The Smart PC has a good selection of ports and controls around the outside of the tablet. Most of the ports have small covers, which while maintaining the tablet’s sleek lines, become a bit of pain when it comes to plugging stuff in and out. On the left, there’s the volume rocker and and a mini HDMI socket. Along the top, there’s a headphone jack, on/off button, rotation lock button, USB 3 port and microSD slot. The right-hand side is bare except for the stylus silo at the bottom. Yes, the tablet supports Samsung’s S Pen and it’s pretty nifty. Finally, the bottom edge has the keyboard dock connector and the DC-in socket. To round the peripherals out, the Smart PC has cameras on both the front and back of the tablet, stereo speakers and last, the Windows button.

IMG_20130806_123013

Dropping the tablet into the keyboard dock is easy – it just slots in – and there’s a central eject button on the hinge for when you want to detach the two. The keyboard comes with the two further USB ports, but I don’t think they’re USB 3 as they’re not coloured blue.

ATIV Smart PC Pro Hinge

Together, the tablet and the keyboard ought to be a smooth, cool looking unit but the presentation is let down by various conformity declarations for the FCC, CE and others. Of course, Intel and Microsoft have to get their stickers on too and while those can be peeled off, the declarations are etched onto the case itself. The overall presentation of the device when closed up is unattractive and a disappointment. Honestly, it looks like the back of a desktop monitor.

Smart PC Pro Back

On the plus side, the hinge mechanism is positive and sturdy. When open, the keyboard is tilted at a very slight angle which makes it more comfortable to use. Keyboard is good and the touchpad is one of the newer button-less kind, which I found easy to use.

IMG_20130806_123358

Running Windows 8, the ATIV Smart PC is smooth as it should be, being powered by a 1.7 GHz Core i5 processor paired with an SSD. Animations are slick, the Live Tiles look great and apps are generally snappy. Regrettably Windows 8 is still the confused merger of a desktop and tablet OS but that’s hardly the Samsung’s fault so we’ll not hold that against it. What is surprisingly good is the S Pen, Samsung’s active stylus.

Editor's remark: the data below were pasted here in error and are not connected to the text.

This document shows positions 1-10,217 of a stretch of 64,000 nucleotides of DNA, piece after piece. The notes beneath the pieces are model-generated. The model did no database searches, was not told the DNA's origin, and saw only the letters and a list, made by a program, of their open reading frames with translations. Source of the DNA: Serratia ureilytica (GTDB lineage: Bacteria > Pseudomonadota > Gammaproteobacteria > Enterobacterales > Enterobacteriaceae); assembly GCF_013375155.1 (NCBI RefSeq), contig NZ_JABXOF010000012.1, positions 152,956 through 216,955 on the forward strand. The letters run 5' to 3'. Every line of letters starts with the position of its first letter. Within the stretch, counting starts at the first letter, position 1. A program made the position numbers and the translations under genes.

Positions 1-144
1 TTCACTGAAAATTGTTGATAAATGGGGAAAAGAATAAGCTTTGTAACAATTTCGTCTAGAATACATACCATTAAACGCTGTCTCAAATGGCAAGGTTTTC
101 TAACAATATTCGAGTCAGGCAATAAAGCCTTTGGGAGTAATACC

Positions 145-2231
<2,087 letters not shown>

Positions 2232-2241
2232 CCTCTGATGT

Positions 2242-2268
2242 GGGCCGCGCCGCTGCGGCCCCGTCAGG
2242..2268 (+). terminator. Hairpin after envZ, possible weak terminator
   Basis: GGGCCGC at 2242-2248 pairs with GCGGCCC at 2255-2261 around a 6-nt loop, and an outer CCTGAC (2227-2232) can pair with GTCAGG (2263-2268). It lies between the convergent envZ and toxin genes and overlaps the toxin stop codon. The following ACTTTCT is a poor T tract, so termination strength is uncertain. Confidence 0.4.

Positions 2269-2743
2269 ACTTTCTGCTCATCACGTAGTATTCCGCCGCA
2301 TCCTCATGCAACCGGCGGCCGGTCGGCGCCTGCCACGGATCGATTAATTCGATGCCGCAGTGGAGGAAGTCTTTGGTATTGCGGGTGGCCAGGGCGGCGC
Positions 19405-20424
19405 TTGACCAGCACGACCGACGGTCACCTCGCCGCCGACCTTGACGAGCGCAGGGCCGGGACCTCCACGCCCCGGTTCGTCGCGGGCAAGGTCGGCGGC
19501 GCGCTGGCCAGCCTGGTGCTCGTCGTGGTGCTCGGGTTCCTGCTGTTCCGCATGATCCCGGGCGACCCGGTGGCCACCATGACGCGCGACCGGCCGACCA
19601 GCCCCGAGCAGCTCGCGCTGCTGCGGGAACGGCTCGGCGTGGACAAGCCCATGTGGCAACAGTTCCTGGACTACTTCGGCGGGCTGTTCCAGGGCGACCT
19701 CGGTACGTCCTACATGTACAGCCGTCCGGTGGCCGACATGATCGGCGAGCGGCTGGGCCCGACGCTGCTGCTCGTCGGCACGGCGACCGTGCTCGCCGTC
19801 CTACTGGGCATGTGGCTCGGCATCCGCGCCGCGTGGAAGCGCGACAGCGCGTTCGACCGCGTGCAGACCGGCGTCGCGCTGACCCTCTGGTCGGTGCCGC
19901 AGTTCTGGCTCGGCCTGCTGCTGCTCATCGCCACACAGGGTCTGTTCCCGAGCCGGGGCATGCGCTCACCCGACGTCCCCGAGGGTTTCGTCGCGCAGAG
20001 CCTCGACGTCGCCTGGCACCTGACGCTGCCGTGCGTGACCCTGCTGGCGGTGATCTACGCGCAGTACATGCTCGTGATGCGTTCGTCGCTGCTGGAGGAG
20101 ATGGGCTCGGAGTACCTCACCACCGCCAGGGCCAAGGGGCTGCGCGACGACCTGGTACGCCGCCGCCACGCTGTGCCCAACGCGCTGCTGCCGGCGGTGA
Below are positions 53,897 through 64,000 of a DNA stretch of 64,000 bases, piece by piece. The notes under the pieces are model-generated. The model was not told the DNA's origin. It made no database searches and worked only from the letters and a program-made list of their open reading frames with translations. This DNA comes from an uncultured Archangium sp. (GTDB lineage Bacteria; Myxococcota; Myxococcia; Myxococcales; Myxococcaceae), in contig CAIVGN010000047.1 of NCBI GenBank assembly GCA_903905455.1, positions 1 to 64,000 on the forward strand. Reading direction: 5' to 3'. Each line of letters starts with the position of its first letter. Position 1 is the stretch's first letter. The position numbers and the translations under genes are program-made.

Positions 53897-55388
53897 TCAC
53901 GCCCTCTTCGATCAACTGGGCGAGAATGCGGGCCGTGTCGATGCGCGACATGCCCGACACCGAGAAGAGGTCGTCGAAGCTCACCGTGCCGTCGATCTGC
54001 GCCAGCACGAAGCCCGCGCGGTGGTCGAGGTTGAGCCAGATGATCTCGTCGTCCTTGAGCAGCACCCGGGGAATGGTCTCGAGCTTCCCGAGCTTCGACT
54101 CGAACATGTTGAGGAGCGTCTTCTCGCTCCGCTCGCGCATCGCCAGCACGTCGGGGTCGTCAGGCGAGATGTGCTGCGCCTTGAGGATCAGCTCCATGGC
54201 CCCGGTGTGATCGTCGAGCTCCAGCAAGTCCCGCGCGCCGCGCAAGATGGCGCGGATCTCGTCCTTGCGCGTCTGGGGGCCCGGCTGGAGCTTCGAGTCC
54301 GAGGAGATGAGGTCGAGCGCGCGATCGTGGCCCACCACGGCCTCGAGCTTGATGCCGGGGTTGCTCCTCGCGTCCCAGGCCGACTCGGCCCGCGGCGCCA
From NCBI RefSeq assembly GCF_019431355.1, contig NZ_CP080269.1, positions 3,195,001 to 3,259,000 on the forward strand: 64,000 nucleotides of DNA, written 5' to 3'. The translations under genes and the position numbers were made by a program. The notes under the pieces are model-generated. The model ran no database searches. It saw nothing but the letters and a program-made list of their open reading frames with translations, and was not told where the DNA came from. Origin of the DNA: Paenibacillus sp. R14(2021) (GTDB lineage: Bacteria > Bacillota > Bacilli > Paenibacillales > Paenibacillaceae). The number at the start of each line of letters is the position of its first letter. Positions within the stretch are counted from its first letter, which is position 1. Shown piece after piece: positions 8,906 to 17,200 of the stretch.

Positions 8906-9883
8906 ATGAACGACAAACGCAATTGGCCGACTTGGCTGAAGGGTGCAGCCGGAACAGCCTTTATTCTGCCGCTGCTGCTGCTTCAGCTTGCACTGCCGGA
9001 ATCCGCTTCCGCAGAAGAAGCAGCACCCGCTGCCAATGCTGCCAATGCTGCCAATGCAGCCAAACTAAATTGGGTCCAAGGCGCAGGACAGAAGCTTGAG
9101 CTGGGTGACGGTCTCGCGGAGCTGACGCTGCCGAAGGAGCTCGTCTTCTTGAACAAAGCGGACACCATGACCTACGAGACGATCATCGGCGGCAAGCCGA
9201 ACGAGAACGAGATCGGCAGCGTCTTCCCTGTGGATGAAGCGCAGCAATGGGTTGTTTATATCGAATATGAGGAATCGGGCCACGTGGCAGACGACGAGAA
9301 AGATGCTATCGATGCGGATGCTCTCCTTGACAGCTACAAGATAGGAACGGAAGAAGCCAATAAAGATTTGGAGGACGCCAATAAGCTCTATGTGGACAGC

The S Pen stylus is a stubby affair reminiscent of a short ballpoint pen but the unflattering looks belie its usefulness. Simply, it makes “desktop” Windows 8 useful on a tablet as it provides the accurate pointing and clicking that would otherwise be delivered by a mouse. Without the S Pen, legacy Windows apps are at best, hit-or-miss, and at worst, a exercise in total frustration. The S Pen changes that completely. Further, Samsung have bundled their S Note app which takes full advantage of the S Pen, letting the user write notes and sketch on different pad designs. It’s a bit like a really colourful (skeumorphic?) version of Evernote. Handwriting recognition converts scrawls into text and the accuracy is pretty good. I was impressed.

Pricewise, the version with a 128 GB SSD and 3G connectivity costs nearly £1200. Dropping the 3G and the SSD to 64 GB will knock £200 off, as will losing the keyboard, setting the entry level model at about £800 (prices from Amazon.co.uk). Ultimately, the ATIV Smart PC Pro is an expensive and heavy tablet that will only appeal to those who absolutely need full Windows 8-compatibility. Anyone else will buy an iPad or Android tablet for about half the price. The S Pen is cool, but it’s not enough.

[Disclosure: The ATIV Smart PC Pro was not supplied by Samsung for review.]

Samsung UK Chromebook Offer

Samsung LogoJust a quickie….Samsung UK have an offer on at the moment that if you buy one of their Chromebooks during August, you can claim a free smartphone. Don’t get too excited as the phone is only a Galaxy Mini but it’s better than nothing and you can always flog it on ebay. There are further goodies if you buy a 3G Chromebook.

Pay attention to the small print as you have to wait 14 days from the date of purchase before you can apply for the phone.

Vivick’s Latest Gadgets

Vivick HeadphonesCanadian firm Vivick produce a wide range of gadgets, covering everything from iPhone cases, laptop accessories and AV gear. Andy and Scott look at three of the latest products.

On show from Vivick is anLED desk lamp speaker that can be driven via Bluetooth but wouldn’t look out of place on the set of a 70s sci-fi movie. Continuing the theme, they had a Bluetooth headset which looked a bit more up-to-date but I can’t comment on the sound quality. Finally, they showed off a combo-laptop / USB rechargeable battery which had some really good design ideas. It seems to be a brand new product as it doesn’t yet feature on their website, but if you are a battery hogging traveller, keep an eye out for it.

Interview by Andy McCaskey of SDR News and Scott Ertz of F5 Live: Refreshing Technology for the TechPodcast Network, who should be commended for keeping the interview going.

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Apple Keyboard Overlays from KB Covers

KB Cover Keyboard OverlayKB Covers produce lightweight and flexible keyboard overlays for Apple Macs to help make people more productive with complex software applications or type in foreign languages. Andy and Scott find out what’s happening with KB Covers from Bruce Franklin.

KB Covers produces overlays for Apple Macintosh desktop and laptop computers, covering both current and older models. Generally there are three kinds of overlays: those for protection or decoration, for foreign languages and for advanced application use, where keyboard shortcuts are key to being proficient in the app. Each year, KB Covers comes out with additional overlays for extra languages and new applications, often at the suggestion of customers.

The overlays are available on-line from around $20.

Interview by Andy McCaskey of SDR News and Scott Ertz of F5 Live: Refreshing Technology for the TechPodcast Network.